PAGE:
When God created heaven and earth, he did not make it in black and white. He filled it with all the colors of the rainbow arranged with profound wisdom. He did not create just one kind of each species, but many kinds which are each quite distinct. And there is no evidence of evolution from one species to another. Consider flowers. There are so many kinds of flowers, at least 250,000. Among them there are about 4,000 kinds of cactus and 300 different kinds of roses. They make God’s world beautiful. As it is in the plant world, so it is among living creatures. Not all flesh is the same: People have one kind of flesh, animals another, birds another and fish another (39). There are vast numbers of birds, fish, and animals, over 1,000,000 that are known. There are about 28,000 kinds of butterflies. And each kind of plant and animal possesses its own unique color, size, coat, smell and character. God created all things according to their kinds and made the world such a beautiful and interesting place! Verses 40-41 tell us about earthly bodies and heavenly bodies. Each have their own kind of splendor. The sun provides heat and light and energy to all the living things. King David described the sun like a bridegroom coming out of his chamber, like a champion rejoicing to run his course (Ps 19:4b-5). The glory of the moon is different. These days many people are talking about the “blood moon.” There are many different stars with vastly different sizes and elements, capacities and power.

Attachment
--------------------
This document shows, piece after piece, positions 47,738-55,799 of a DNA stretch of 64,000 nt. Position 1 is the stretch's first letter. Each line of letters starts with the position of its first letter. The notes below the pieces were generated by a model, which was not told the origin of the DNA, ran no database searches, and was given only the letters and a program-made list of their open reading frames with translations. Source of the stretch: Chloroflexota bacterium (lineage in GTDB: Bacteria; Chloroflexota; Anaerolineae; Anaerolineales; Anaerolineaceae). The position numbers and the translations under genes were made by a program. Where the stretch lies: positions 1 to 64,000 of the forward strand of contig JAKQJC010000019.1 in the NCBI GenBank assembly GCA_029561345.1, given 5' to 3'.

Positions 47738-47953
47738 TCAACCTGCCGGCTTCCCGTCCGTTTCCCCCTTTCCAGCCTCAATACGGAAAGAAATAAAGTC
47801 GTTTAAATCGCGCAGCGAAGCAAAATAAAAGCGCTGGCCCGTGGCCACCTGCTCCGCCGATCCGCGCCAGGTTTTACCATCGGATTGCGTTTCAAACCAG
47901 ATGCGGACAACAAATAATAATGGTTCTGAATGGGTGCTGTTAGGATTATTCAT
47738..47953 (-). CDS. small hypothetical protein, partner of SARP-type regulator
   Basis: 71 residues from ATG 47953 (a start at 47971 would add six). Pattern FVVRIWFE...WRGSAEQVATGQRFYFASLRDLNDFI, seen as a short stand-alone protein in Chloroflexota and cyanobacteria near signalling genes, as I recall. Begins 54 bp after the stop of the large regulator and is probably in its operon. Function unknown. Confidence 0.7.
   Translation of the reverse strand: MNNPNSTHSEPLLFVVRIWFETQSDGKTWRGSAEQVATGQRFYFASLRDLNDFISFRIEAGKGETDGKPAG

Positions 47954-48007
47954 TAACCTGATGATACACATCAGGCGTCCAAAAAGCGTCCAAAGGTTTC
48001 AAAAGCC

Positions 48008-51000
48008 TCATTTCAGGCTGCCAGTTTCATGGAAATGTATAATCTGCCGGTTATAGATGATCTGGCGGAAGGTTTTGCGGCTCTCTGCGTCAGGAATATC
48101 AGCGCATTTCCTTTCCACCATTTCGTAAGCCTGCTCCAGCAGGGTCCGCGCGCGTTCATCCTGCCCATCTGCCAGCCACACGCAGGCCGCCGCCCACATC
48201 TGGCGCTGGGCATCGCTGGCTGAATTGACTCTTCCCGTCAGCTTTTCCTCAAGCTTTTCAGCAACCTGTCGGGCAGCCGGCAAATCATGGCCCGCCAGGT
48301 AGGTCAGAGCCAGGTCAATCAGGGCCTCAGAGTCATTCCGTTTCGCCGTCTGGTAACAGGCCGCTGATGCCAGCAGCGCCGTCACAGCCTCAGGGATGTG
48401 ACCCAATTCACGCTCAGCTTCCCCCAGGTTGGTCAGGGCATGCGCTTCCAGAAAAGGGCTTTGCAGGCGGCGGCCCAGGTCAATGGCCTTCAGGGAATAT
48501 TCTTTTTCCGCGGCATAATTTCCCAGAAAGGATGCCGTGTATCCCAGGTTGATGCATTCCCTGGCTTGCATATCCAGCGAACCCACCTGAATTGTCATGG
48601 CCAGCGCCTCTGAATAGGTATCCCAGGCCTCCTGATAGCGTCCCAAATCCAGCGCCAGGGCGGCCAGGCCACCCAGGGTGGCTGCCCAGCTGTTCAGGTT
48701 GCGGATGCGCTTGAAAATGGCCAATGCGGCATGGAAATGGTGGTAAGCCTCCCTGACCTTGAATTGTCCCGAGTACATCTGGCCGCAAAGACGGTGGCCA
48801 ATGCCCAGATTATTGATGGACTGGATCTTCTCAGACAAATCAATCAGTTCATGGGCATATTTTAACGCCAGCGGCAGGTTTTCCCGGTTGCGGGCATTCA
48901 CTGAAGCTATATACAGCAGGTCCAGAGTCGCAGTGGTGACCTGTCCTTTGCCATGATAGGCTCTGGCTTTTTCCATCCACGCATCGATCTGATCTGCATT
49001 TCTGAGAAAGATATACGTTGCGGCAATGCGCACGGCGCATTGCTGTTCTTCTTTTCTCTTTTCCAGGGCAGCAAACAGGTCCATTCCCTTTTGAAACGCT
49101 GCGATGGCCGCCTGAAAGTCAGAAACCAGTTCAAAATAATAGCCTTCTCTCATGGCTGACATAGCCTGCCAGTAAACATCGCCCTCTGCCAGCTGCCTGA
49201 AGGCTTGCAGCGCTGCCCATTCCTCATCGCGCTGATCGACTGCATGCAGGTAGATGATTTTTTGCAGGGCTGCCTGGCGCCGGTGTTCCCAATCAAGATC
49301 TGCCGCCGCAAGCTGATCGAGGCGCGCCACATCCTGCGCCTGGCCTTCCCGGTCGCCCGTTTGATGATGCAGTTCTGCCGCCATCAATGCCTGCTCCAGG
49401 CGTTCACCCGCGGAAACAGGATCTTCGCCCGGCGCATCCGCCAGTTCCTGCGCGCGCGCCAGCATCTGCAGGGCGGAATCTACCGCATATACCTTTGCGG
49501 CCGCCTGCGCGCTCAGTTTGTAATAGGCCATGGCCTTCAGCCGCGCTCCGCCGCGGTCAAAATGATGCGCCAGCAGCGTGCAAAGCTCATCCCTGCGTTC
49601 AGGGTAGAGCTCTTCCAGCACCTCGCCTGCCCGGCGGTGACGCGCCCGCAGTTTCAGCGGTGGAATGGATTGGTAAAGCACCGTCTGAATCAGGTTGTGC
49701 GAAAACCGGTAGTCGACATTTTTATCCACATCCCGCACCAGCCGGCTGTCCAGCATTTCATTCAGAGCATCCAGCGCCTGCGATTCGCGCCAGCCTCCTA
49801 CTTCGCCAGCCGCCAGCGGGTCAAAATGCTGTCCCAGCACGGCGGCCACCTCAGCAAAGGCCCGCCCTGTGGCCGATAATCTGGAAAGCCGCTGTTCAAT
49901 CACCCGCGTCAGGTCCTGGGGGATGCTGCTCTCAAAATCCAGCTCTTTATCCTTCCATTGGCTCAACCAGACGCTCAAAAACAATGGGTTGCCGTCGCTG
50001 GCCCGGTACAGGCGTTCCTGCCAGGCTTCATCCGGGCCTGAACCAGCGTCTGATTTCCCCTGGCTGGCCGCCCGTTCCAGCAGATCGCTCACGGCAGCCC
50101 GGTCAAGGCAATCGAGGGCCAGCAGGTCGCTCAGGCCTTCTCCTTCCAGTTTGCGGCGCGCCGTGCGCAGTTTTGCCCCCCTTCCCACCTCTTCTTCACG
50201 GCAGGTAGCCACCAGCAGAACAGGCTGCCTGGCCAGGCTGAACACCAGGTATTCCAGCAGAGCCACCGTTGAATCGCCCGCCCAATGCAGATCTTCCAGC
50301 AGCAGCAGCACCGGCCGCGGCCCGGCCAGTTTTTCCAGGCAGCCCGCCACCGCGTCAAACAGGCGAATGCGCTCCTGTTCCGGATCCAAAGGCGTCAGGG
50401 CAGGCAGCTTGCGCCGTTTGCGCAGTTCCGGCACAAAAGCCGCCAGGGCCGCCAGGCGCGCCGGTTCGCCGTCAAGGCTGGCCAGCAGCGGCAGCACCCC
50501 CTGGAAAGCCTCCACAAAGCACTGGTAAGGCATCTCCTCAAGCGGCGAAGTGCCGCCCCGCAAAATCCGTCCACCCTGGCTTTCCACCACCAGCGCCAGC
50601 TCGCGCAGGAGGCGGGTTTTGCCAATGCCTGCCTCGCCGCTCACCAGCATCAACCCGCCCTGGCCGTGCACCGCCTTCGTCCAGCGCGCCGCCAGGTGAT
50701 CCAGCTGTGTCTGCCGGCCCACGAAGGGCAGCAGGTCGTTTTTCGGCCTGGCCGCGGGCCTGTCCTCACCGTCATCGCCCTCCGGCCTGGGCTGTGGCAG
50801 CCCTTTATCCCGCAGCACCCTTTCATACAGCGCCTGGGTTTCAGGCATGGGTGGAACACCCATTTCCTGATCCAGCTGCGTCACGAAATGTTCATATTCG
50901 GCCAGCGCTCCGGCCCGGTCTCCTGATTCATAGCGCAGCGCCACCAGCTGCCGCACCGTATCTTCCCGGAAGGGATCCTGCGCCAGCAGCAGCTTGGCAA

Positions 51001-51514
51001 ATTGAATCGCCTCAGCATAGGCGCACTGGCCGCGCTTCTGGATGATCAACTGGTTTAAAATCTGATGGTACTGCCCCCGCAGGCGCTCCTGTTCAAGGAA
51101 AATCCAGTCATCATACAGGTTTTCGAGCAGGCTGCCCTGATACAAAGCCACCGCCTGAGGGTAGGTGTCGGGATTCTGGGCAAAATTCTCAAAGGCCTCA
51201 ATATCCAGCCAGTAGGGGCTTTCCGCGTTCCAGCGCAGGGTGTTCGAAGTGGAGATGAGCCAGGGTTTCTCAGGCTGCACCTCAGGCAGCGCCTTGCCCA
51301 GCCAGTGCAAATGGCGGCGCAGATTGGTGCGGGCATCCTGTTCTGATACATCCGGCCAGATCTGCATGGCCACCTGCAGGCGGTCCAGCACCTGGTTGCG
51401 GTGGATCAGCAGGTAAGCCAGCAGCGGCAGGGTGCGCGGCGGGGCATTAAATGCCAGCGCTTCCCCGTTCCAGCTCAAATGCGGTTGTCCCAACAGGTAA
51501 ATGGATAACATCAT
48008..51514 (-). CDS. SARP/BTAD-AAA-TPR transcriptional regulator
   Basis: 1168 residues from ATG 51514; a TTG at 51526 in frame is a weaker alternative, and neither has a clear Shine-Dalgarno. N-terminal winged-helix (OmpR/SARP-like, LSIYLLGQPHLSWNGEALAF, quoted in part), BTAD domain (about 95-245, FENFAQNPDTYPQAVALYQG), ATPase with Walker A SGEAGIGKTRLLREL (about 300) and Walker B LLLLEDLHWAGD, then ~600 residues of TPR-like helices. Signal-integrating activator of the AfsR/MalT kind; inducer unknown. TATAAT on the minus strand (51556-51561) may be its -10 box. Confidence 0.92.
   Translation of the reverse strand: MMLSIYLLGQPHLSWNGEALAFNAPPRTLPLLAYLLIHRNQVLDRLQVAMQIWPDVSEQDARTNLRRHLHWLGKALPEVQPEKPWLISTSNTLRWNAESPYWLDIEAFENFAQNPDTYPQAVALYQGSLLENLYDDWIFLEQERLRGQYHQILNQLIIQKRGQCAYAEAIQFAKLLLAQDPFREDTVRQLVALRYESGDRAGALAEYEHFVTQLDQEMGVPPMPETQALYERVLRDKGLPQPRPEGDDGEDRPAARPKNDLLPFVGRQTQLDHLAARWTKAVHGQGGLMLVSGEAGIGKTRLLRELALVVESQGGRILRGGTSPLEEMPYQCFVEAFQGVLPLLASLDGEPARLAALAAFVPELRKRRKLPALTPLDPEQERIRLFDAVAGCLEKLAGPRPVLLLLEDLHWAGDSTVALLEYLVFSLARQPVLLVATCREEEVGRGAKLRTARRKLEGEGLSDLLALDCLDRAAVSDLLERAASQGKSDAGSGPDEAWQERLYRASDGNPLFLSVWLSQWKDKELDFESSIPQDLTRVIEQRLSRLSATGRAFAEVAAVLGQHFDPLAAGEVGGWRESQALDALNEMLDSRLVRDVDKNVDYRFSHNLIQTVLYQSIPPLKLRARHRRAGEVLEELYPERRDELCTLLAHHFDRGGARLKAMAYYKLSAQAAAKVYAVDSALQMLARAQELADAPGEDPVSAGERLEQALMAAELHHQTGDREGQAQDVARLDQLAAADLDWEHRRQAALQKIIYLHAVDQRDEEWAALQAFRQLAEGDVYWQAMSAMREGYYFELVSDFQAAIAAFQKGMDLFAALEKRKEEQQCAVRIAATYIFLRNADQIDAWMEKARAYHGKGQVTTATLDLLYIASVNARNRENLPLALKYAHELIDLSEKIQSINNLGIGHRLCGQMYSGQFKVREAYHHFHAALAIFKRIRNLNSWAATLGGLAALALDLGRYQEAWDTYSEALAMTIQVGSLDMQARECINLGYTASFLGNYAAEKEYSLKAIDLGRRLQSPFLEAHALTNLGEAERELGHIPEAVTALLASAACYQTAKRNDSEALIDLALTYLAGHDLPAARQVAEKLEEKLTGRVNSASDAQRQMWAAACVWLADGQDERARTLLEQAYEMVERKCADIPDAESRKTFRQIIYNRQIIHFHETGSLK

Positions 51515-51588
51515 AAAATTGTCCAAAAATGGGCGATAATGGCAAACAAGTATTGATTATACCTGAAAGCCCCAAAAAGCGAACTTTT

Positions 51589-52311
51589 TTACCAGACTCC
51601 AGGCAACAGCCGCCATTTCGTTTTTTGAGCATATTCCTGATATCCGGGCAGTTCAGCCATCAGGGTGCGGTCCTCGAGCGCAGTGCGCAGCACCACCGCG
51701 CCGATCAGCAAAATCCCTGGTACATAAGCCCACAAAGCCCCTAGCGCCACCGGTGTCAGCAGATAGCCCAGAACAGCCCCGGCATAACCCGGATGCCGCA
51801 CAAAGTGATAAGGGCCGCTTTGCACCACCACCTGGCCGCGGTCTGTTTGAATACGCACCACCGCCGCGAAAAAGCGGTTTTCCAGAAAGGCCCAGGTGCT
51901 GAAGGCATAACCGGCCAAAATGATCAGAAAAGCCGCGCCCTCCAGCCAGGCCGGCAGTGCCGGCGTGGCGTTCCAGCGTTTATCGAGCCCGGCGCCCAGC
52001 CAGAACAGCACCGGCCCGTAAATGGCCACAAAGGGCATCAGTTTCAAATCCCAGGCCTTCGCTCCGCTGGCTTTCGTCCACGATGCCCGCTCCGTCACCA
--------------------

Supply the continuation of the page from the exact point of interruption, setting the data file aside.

Based on creation metaphors, Paul explained what kind of body we will receive. Let’s read verses 42-44a. “So will it be with the resurrection of the dead. The body that is sown is perishable, it is raised imperishable; it is sown in dishonor, it is raised in glory; it is sown in weakness, it is raised in power; it is sown a natural body, it is raised a spiritual body.” Apostle Paul saw our body as perishable, dishonorable, weak, and natural. People boast about their bodies: muscle size, height, hair color, eye color, nose shape, and so on. Women compete in beauty contests and men in strength contests. But all of these bodies will decay and be eaten by maggots. We human beings really want to live a glorious life. But as the years pass by, we become full of the stains of sin and flawed in many ways. At the end of their days, not many people say, “I lived a really glorious life,” but many say, “Oh! What might have been.” Our physical bodies are so weak that invisible bacteria can render us completely helpless. Viruses and cancer destroy so many people every year. More than that, in our weakness, we are vulnerable to temptation. As time goes by we become weaker and weaker and finally we are swallowed up by the power of death. How miserable our body is. But don’t worry. The resurrection body is not like this. Paul said, “…it is sown a perishable body, it is raised imperishable; it is sown in dishonor, it is raised in glory; it is sown in weakness, it is raised in power; it is sown a natural body, it is raised a spiritual body.” Our resurrection bodies will be spiritual and glorious beyond imagination. We will be strong and imperishable. There will be no death or disease or aging. With these resurrection bodies, we will be suited for life in the kingdom of God.